Besides temple visits and night market adventures, you should visit the Bangkok snake farm while in the Thai capital city. It’s a treat for all animal lovers – young and old alike. And there are lots of kid-friendly exhibits too.
I visited in 2014. It was ages ago; but I still remember it like it was yesterday… It’s not every day you’re ten feet away from a king cobra!
Getting to Bangkok Snake Farm
I used the BTS Skytrain and stopped off at Sala Daeng station. There are a couple ways to get to the farm from the station.
You can head down to the street level and weave your way through the sights and smells (mainly smells since there are food spots everywhere) to get to Rama IV road. There’s a zebra crossing close to the farm; but navigate it carefully since the road is a major one in the city.
You can also stay on the train level and continue along the skywalk which allows you to cross above the road. Then it’s a short walk to the farm.
It’s a 10 minute walk either way.
Admission is 200 Baht for adults and 50 Baht for kids.
I got to the farm around 10:45 am. Yep, early. But as I got there, one of the security guards kindly ushered me into a small, air conditioned auditorium. That’s where handlers were demonstrating venom extraction of a banded krait.
By the way, the demonstration starts at 11 am, Monday to Friday, except on holidays. There is no extraction on the weekend.
The presentation was given in Thai and English so it was easy to understand. There was also a close up camera that gave a good projected image of the venom leaking out of the snakes.
The extraction happens within an enclosed space so everyone is safe. And the snakes aren’t hurt either. They’re actually helping!
The Bangkok snake farm is part of the Thai Red Cross Institute and is next to a hospital and university. So extracting venom is important for developing anti-venom, which can be used locally within the hospital or externally. It is necessary work; considering how deadly the snakes of Thailand are.
Here are a couple photos from the demonstration.
Exhibits at Bangkok Snake Farm
There are lots of snakes on display all over the farm; both inside and outside.
This long-nosed whip snake had the prettiest color. And if you look closely to the bottom of the enclosure, you will see tiny little frogs. The snakes are definitely well fed there.
These red-tailed green rat snakes were also mesmerizing. They look like two adorable lovebirds …err… love-snakes?
The Caribbean doesn’t have many poisonous snakes. We have coral snakes and small pit vipers. That’s it. So I was excited to see cobras.
This one was an albino monocled cobra. Look at those amazing scales.
Here’s how monocled cobras usually look:
Outside had larger enclosures with some of the biggest snake species in the world. This one is a Burmese python! Have you ever seen snakes that thick?!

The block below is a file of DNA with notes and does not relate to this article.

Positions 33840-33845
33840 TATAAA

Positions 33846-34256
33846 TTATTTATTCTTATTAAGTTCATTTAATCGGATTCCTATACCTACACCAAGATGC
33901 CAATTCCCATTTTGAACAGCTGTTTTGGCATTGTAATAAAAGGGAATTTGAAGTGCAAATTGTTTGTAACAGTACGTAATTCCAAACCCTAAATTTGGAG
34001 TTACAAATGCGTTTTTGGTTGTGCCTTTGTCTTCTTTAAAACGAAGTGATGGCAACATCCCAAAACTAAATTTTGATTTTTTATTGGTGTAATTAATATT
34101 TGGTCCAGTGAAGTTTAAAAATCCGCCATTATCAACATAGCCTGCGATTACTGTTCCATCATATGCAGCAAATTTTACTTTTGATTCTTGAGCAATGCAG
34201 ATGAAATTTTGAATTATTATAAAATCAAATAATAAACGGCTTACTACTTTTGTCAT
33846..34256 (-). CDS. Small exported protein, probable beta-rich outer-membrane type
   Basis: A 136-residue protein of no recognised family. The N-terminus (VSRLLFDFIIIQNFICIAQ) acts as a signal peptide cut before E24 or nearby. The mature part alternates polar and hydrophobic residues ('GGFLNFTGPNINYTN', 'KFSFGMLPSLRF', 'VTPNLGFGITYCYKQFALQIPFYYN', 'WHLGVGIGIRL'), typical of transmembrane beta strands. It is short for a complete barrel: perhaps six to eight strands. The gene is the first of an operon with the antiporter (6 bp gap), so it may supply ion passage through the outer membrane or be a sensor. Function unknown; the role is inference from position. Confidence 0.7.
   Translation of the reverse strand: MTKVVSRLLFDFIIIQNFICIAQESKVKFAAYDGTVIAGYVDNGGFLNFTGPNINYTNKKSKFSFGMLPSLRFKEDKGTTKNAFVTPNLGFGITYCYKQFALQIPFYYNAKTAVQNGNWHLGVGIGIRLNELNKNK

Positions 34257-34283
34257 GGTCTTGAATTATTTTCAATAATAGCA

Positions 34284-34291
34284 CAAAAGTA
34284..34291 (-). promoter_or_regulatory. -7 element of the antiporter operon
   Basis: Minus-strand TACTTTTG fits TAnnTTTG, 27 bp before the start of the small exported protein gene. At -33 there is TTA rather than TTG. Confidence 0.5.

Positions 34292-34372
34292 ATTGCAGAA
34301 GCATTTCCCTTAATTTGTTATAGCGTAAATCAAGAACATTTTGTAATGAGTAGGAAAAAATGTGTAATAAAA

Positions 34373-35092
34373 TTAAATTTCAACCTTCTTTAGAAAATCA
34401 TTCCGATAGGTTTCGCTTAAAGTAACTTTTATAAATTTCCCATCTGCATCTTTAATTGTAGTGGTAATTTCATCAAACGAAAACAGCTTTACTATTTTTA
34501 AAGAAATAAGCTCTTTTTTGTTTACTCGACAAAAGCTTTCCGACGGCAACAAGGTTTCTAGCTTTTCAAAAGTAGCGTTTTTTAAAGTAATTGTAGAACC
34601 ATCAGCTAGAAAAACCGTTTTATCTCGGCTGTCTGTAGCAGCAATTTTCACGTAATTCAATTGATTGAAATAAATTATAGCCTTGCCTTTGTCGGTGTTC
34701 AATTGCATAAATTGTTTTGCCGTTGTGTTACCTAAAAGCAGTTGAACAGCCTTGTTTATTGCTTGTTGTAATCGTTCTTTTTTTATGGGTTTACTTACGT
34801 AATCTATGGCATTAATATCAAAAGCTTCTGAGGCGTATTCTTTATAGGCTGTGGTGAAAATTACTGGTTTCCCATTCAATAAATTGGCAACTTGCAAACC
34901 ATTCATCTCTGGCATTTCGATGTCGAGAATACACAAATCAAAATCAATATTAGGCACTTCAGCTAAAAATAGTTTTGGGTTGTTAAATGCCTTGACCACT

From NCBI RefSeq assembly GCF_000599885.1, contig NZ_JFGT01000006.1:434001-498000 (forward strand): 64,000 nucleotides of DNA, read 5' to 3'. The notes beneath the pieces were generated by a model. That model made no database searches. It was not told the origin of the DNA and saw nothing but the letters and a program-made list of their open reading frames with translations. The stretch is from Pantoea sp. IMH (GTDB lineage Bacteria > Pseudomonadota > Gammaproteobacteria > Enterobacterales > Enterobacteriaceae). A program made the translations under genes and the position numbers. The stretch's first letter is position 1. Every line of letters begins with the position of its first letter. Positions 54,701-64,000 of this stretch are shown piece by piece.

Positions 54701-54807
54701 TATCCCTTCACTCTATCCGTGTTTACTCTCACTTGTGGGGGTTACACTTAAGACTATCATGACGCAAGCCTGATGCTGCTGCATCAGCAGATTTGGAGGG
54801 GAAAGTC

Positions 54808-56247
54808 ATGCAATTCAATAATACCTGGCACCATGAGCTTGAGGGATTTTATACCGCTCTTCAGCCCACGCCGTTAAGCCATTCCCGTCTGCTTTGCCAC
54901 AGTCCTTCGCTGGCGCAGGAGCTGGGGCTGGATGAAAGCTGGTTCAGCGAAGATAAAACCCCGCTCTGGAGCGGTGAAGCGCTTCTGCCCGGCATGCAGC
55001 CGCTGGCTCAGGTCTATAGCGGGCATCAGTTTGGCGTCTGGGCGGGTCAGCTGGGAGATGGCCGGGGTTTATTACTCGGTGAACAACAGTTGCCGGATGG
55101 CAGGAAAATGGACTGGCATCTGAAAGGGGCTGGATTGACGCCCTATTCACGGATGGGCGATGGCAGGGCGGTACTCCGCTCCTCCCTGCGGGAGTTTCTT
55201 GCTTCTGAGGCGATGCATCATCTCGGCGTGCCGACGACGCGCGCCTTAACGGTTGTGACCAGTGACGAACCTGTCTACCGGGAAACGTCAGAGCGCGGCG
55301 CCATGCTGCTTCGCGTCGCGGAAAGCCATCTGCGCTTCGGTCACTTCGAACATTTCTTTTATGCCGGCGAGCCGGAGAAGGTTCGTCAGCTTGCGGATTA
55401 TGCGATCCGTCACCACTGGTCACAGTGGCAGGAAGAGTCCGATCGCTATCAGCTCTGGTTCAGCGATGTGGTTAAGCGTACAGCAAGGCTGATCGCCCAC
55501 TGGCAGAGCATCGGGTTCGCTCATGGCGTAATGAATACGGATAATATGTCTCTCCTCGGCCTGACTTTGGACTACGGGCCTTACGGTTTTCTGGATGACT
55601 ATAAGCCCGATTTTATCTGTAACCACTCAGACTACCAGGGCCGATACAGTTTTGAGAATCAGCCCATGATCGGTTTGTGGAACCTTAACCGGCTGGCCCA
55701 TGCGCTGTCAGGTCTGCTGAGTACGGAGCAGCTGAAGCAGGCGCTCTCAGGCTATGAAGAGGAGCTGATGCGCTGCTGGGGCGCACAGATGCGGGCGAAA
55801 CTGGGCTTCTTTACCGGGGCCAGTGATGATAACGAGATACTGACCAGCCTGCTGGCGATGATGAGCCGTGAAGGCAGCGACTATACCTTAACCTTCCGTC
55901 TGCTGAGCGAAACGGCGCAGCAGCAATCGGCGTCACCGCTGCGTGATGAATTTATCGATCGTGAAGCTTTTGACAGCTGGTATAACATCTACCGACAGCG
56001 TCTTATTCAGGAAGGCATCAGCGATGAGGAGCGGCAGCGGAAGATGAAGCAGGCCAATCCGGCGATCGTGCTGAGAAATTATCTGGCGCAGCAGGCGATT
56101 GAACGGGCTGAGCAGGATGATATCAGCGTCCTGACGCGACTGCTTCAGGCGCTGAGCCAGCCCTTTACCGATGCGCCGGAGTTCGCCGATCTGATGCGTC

There were also exhibits with hundreds of snakes. And strangely they all seem to clump together (maybe because of the heat?). This one had copperhead rat snakes, Indochinese rat snakes and banded rat snakes. They’re all in one pile in the center (don’t zoom if you aren’t a snake fan!).
Back inside, there are truly informational exhibits explaining everything about snakes. This one showed the skeleton of a king cobra.
There are also some cool preserved specimens of banded kraits and cobras. Did you know they are among the world’s deadliest snakes?
Snake Handling Show
After spending a couple hours learning about and admiring snakes, it was time for the main attraction: the snake handling show. It’s at 2:30 pm during the week and at 11 am on the weekends.
The show happened in a small covered outdoor theatre. And it started with a handler casually strolling past with a king cobra! Yep… a huge cobra! That’s an entrance!
While watching the cobra raise, flare its hood and hiss, a presenter explained fun facts and details (in English and Thai) about the cobra and snakes in general. For instance, did you know snakes can’t really see? So if you don’t make sudden movements, a snake won’t be aware of exactly where you are.
Menacingly beautiful isn’t he?
They also brought out a pair of small monocled cobras.
And a banded krait! These handlers are so brave! Here you get a look at the theatre too! The show happens on both sides so you won’t miss anything.
The show ended with non-poisonous snakes like boas and a photo op with a large boa constrictor or albino python. The whole show is well organized and engaging.
After the show, I got across the Rama IV road and somehow ended up having a fish pedicure! Haha!
Have you ever been to the Bangkok snake farm? Let me know in the comments below. And pin this for later:
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